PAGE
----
The Ascension of Christ and its Christian Relevance
The Ascension of Christ
Solemnity of the Ascension of Christ, Year B
A ridiculous story with religious significance has been making the rounds lately. It is about a pilot and three passengers a boy scout, a priest, and an atomic scientist in a plane that develops engine trouble in mid-flight. The pilot rushes back to the passenger compartment and exclaims, "The plane is going down! We only have three parachutes, and there are four of us! I have a family waiting for me at home. I must survive!" With that, he grabs one of the parachutes and jumps out of the plane. The atomic scientist jumps to his feet at this point and declares, "I am the smartest man in the world. It would be a great tragedy if my life were snuffed out!" With that, he also grabs a parachute and exits the plane. With an alarmed look on his face, the priest says to the Boy Scout, "My son, I have no family. I am ready to meet my Maker. You are still young with much ahead of you. You take the last parachute.” At this point, the Boy Scout interrupts the priest, "Hold on, Father. Don't say any more. We're all right. The world's smartest man just jumped out of the plane wearing my backpack!"
There are those of us, who seems to be one like the scientist in the story, the "smartest" in the world, it would be difficult for them to understand the mystery of the ascension. But, I think contrary to asking whether Jesus indeed went up to heaven out of His own power or not, we should rather ask the question, "How relevant is the ascension of Christ to our Christian life?"
Our dear Pope Francis, in one of his interviews, gave us certain points that he wishes every Catholic to understand about the Ascension. I would like to share them to you this Sunday:
1. The Ascension of Jesus passes by way of the CROSS. Pope Francis said these very profound words, “While he was “going up” to the Holy City, where his own “exodus” from this life was to occur, Jesus already saw the destination, heaven, but he knew well that the way which would lead him to the glory of the Father passed through the Cross, through obedience to the divine design of love for mankind.” In that sense, we find meaning from our own personal “crosses” for we do not only share in the very sufferings of Christ, but in a noble way, we ready ourselves towards a glorious path to Heaven.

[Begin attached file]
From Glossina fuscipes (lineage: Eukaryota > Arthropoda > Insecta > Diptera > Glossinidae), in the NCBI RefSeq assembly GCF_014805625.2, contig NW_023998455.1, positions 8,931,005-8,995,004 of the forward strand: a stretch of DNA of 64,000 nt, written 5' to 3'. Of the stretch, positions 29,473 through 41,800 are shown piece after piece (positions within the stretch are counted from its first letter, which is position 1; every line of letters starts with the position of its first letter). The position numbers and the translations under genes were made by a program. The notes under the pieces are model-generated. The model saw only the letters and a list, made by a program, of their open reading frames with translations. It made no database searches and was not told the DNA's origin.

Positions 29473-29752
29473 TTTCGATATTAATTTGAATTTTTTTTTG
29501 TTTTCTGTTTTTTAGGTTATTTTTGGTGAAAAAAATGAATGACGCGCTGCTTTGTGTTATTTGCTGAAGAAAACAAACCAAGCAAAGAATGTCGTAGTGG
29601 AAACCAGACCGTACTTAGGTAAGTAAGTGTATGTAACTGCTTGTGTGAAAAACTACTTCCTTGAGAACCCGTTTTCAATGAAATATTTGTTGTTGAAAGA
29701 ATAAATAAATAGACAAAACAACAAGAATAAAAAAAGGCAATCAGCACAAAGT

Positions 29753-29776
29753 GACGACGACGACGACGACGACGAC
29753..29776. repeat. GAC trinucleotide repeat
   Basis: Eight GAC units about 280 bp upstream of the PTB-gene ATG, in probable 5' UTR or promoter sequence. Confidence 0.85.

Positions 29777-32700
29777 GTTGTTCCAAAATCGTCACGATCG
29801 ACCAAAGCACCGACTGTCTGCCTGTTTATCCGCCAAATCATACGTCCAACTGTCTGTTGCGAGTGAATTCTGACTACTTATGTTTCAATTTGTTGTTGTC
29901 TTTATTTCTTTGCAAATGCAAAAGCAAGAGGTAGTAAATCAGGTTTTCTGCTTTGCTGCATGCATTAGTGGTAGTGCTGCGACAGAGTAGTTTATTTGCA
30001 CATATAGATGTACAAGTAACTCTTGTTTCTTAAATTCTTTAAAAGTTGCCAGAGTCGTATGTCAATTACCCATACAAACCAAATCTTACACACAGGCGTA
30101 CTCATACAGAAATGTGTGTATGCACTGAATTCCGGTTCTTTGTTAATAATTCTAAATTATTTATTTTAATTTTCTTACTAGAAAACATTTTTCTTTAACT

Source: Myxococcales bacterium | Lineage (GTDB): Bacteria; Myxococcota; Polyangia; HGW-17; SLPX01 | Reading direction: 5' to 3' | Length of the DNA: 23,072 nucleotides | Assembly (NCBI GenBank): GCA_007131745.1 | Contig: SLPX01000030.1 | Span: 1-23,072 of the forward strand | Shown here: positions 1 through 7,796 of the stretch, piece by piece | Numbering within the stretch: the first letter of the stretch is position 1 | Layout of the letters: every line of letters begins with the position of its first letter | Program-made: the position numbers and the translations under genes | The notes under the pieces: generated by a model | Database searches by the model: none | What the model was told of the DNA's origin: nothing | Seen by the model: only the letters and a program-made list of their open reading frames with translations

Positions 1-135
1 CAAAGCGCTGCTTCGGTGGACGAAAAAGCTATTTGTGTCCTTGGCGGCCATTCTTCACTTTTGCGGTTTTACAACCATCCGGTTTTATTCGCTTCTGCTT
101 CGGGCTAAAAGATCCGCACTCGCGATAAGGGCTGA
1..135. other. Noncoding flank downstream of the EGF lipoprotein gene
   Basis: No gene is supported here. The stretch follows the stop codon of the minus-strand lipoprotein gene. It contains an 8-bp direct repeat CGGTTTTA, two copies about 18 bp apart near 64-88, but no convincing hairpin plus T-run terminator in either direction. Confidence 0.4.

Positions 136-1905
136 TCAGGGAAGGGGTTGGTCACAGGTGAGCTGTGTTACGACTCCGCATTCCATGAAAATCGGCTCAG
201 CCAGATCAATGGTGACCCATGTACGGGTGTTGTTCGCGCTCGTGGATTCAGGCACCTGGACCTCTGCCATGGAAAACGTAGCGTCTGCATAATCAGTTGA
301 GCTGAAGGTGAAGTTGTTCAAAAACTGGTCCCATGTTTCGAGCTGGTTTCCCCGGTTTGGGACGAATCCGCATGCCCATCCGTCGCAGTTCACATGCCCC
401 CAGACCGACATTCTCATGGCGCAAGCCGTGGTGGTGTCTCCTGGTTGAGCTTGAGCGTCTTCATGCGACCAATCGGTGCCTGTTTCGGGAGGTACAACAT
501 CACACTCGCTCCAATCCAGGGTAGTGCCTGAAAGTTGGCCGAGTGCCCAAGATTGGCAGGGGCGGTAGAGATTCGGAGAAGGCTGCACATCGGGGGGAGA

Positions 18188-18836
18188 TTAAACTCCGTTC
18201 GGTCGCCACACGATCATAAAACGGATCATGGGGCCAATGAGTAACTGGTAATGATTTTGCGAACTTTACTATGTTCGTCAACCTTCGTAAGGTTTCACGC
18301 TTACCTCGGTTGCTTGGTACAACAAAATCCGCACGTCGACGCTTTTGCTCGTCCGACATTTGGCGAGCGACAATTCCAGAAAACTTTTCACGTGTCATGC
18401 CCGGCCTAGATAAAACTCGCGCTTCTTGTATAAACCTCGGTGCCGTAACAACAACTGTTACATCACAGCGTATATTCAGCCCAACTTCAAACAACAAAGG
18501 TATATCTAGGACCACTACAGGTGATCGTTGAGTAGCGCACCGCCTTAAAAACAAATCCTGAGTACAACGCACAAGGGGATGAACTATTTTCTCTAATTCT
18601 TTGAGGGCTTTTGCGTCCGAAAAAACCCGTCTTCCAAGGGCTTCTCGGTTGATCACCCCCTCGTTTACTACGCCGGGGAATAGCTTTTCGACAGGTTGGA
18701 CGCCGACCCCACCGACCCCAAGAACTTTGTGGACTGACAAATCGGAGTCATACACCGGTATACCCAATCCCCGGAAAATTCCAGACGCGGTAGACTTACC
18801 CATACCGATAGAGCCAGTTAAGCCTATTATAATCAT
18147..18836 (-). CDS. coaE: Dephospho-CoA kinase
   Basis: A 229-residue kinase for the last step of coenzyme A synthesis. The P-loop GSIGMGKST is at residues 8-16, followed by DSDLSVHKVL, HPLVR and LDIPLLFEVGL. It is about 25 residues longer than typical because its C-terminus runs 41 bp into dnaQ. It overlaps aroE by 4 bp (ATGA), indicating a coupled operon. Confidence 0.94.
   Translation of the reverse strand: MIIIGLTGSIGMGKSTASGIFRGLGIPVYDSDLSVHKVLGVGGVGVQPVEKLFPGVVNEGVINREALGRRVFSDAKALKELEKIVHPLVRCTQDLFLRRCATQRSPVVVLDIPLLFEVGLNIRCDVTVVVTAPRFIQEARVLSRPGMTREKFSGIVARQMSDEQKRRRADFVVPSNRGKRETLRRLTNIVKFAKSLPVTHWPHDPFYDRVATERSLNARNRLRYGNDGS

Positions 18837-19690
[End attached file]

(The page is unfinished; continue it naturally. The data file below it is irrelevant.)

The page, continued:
A husband once came home from Church. Upon entering the house, he saw his wife cooking. Upon seeing her, he immediately carried her joyfully from one corner of the house to the other. Surprised by this gesture, the wife asked her husband, "Dear, what is going on? You have not done this to me in a long while and why such joy in your face? The husband replied, "Well, as you can see, the Father from Church said in his homily that we have to 'carry' with us our crosses with happiness and joy!"
Joking aside, who or what is/are your "crosses" in life? Do you carry them with joy and happiness in your life? Through Jesus' ascension, we are reminded that part of Christian life is to carry our own personal "crosses". Like Christ, we will pass through the cross before we could get to our goal in Heaven with the Father.
2. The Ascension of Jesus directs us to Him as our ADVOCATE. Pope Francis inspires us with these words, “During the Ascension Jesus made the priestly gesture of blessing, and the disciples certainly expressed their faith with prostration, they knelt with bowed heads.” He moves on by quoting the Scripture, “Jesus is the one eternal High Priest who with his Passion passed through death and the tomb and ascended into heaven. He is with God the Father where he intercedes forever in our favour.” (cf. Heb 9:24) Speaking of advocate, hear this other story:
A priest, Walter Ciszek by name, was in Russia for 23 years, five of which were spent in the dreaded Lubyanka prison in Moscow and ten of which were spent in the harsh Siberian slave labour camp. He was finally released from Russia in 1963, in exchange for two Soviet spies held in USA. He died in 1984 at the age of 84. After release he wrote a book “He Leadeth Me." In this book he tries to answer the question: ‘How did you manage to survive in Russia?’ he says: “I was able to endure the inhuman conditions in which I found myself because I experienced somehow the presence of God. I never lost my faith that God was with me, even in the worst of circumstances.”
What was true of Fr. Walter Ciszek is true of each of us. Jesus is with us; God is with us in the power of his Holy Spirit. (Vima Dasan in His Word Lives; quoted in Net for Life)
3. The Ascension tells us that He is very ALIVE in our midst in a NEW WAY. Pope Francis on this regard emphasized these words from St. Luke, “Having seen Jesus ascending into heaven, the Apostles returned to Jerusalem “with great joy.” As opposed to sadness, grief, or mourning, in response to Christ’s departure, the apostles were overjoyed! Why is that? Because, Christ leaves them with an assurance that He will continue to live with them, to guide and intercede for them.
The bottom line of Jesus’ Ascension into heaven is the assurance of the fulfillment of hope that we too will share in the life thereafter. Without this hope, our life is meaningless. It is like striking something without a target … without a goal. May Christ ascension continue to be at work in our lives and live it up with joy in our hearts. In the midst of sufferings, may we find glory. In the midst of difficulties, may we find an advocate ready to help us. In the midst of every endeavor, may we find joy in the presence of God, who despite His Ascension, continues to live among us and within us.
God bless us all!